Performances: Menlowe Ballet performs Friday and Saturday, Nov. 15 and 16, at 8 p.m., and Sunday, Nov. 17, at 2 p.m. in the Menlo-Atherton Performing Arts Center, 555 Middlefield Road in Atherton. Tickets, from $28 to $45, can be purchased at menloweballet.org or by calling 800-595-4849.
By Renee Batti, Almanac News Editor
Founded a mere two and a half years ago, Menlowe Ballet is chronologically just a kid. But its lineage? That's an entirely different story -- one that links the Menlo Park-based regional dance company to rich and revered traditions of ballet art.
A key figure in that lineage, the iconic founder of the Oakland Ballet who lifted that company to international status, will have a prominent role in Menlowe Ballet's new production, being staged this month at the Menlo-Atherton Performing Arts Center. The ballet company, led by Artistic Director Michael Lowe, will perform two works by Ronn Guidi, who launched the Oakland company in 1965 and served as its artistic director for 33 years.
The program will be performed Friday through Sunday, Nov. 15-17. And it's called "Lineage" in recognition of Mr. Guidi's enduring influence on the local company's co-founder, Mr. Lowe, who was a principal dancer and choreographer with the Oakland Ballet for some 30 years.
"I met Michael when he was 18 -- we have history," Mr. Guidi, 77, said in a recent interview. Turning to Mr. Lowe in the studio the ballet company shares with Menlo Park Academy of Dance, he added, "I threw you on the stage."
"Lineage" will showcase two works by Mr. Guidi: "Trois Gymnopedies" and the pas de deux from his full-length ballet, "Romeo and Juliet." It also will feature Mr. Lowe's "Tribute," a world premiere, and "Serie."
Mr. Guidi rose to international prominence through his work reconstructing and staging ballet masterpieces of Sergei Diaghilev's Ballet Russes, and gained stature, too, with his staging of Americana classics. His commitment to those works led him to lure "some of the dance world's last remaining legends to Oakland to set works directly on his dancers," Lisa Shiveley, Menlowe Ballet executive director, said in a press release. Among those legends were Leonide Massine, Irina Nijinska, Eugene Loring, Agnes de Mille, Frederic Franklin, and Anna Sokolow.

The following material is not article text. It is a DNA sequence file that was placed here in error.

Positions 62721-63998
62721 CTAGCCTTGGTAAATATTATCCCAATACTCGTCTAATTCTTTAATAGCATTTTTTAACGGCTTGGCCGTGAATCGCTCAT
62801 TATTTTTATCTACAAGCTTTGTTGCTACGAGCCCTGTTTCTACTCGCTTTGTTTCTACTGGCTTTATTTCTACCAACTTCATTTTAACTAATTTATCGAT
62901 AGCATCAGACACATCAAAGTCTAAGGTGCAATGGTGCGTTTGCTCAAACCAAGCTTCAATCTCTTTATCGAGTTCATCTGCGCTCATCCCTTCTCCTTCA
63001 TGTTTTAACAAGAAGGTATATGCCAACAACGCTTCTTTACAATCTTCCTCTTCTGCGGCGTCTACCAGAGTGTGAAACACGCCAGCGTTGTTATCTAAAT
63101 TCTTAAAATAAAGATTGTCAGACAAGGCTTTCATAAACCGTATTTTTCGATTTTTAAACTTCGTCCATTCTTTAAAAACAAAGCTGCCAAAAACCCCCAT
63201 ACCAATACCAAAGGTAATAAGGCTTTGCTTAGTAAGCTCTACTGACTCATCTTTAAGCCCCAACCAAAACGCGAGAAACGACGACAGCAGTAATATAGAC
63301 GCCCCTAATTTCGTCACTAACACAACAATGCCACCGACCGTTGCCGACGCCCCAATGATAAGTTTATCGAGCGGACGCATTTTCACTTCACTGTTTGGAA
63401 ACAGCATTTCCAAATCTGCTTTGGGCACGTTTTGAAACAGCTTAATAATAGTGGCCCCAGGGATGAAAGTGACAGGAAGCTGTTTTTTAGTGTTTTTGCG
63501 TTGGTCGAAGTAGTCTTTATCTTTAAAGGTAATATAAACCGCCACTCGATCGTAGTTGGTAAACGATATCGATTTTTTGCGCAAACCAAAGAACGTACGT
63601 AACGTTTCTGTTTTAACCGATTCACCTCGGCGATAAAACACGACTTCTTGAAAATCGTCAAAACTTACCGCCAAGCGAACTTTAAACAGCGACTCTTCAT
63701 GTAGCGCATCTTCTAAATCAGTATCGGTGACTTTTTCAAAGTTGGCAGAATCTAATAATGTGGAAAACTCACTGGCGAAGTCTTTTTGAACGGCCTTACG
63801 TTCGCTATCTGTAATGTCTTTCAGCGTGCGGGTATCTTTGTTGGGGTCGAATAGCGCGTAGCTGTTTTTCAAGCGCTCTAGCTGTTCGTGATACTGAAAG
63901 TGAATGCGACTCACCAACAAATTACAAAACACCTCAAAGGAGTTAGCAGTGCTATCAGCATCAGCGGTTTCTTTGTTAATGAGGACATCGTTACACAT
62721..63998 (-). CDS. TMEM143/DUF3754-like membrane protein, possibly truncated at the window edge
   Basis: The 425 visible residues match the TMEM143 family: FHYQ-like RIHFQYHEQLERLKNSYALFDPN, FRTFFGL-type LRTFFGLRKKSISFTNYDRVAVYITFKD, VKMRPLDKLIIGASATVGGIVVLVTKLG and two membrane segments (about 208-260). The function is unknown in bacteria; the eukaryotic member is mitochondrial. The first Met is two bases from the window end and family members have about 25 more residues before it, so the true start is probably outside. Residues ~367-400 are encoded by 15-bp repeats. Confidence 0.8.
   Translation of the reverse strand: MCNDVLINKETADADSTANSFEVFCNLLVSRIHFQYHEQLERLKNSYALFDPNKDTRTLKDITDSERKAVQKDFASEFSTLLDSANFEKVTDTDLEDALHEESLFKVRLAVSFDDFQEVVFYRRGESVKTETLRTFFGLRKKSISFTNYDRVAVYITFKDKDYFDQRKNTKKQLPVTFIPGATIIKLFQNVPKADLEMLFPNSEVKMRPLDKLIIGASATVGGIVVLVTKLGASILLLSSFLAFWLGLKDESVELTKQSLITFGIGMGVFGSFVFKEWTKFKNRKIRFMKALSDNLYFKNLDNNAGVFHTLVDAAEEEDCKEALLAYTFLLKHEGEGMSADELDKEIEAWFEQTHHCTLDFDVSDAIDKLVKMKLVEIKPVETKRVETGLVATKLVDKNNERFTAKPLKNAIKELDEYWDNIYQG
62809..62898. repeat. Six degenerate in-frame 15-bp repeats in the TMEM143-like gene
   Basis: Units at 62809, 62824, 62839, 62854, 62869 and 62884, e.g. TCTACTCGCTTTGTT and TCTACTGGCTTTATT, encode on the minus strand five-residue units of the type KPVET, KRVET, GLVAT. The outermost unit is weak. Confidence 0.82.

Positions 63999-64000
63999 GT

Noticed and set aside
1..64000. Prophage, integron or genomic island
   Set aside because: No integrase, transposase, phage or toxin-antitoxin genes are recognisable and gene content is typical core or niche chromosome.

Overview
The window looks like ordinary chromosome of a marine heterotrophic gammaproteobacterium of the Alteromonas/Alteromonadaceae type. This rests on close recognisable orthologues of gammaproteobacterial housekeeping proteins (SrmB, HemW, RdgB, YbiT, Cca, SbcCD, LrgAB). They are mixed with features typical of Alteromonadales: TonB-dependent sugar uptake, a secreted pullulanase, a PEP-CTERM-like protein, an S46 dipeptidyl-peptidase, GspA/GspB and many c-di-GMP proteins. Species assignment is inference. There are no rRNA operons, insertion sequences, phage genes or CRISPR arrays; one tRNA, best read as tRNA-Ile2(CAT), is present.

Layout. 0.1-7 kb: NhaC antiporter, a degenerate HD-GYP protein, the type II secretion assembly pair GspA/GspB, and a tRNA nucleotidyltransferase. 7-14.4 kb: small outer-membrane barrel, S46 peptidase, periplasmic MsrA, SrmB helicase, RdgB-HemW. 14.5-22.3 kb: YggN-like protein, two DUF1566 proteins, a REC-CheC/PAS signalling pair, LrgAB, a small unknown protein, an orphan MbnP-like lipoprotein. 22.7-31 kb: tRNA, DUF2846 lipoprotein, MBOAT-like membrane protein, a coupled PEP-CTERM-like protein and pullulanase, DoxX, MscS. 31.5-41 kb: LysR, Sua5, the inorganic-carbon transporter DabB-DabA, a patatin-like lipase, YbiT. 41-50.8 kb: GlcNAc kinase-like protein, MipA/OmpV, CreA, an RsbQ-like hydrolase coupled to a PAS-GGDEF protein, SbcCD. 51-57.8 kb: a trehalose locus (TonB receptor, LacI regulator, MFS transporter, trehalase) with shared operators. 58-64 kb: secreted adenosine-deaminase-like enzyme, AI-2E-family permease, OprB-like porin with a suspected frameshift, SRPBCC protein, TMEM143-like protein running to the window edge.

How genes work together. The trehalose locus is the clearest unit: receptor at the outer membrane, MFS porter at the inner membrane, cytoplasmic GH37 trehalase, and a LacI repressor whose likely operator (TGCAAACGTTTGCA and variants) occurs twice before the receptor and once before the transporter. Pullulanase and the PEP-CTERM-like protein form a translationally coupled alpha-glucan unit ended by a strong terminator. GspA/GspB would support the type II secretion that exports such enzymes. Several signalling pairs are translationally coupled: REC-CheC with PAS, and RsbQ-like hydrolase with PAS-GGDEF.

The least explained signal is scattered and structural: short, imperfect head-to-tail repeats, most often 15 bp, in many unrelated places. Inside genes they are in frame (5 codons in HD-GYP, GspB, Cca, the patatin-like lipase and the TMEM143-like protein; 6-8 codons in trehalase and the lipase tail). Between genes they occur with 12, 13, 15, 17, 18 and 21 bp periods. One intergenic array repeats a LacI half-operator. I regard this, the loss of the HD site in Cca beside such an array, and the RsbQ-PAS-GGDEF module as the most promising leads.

During that time -- "an era of ferment," Mr. Guidi said -- Mr. Lowe was an avid participant in the creative and re-creative whirl. And he danced leading roles in many of the works.
"I attribute much of my choreographic inspiration and sensibility to the experiences I had working with these great artists," Mr. Lowe said in a written statement. "Our season, 'Lineage,' reflects my fascination with the tradition of passing dance down one generation to the next -- artist to artist."
In reconstructing the Ballet Russes pieces, which he said were created between 1909 and 1929, Mr. Guidi said his goal was to be true to the original. His own teacher came out of that tradition, he said in explaining his interest in resurrecting those works and bringing them to the stage. Other prominent dance companies throughout the world have since staged the reconstructed works.
But that project was only a part of Mr. Guidi's career, and local audiences will get the chance to see two of his original works in "Lineage." "Menlowe Ballet seems like the logical home for my ballets," he said in the press release. "It's been a joy for me to watch Michael grow from dancer, to gifted choreographer, and now to artistic director.
"Michael knows my work well, so adding my ballets to the Menlowe Ballet repertoire is exciting. It's as if it's all still part of the family."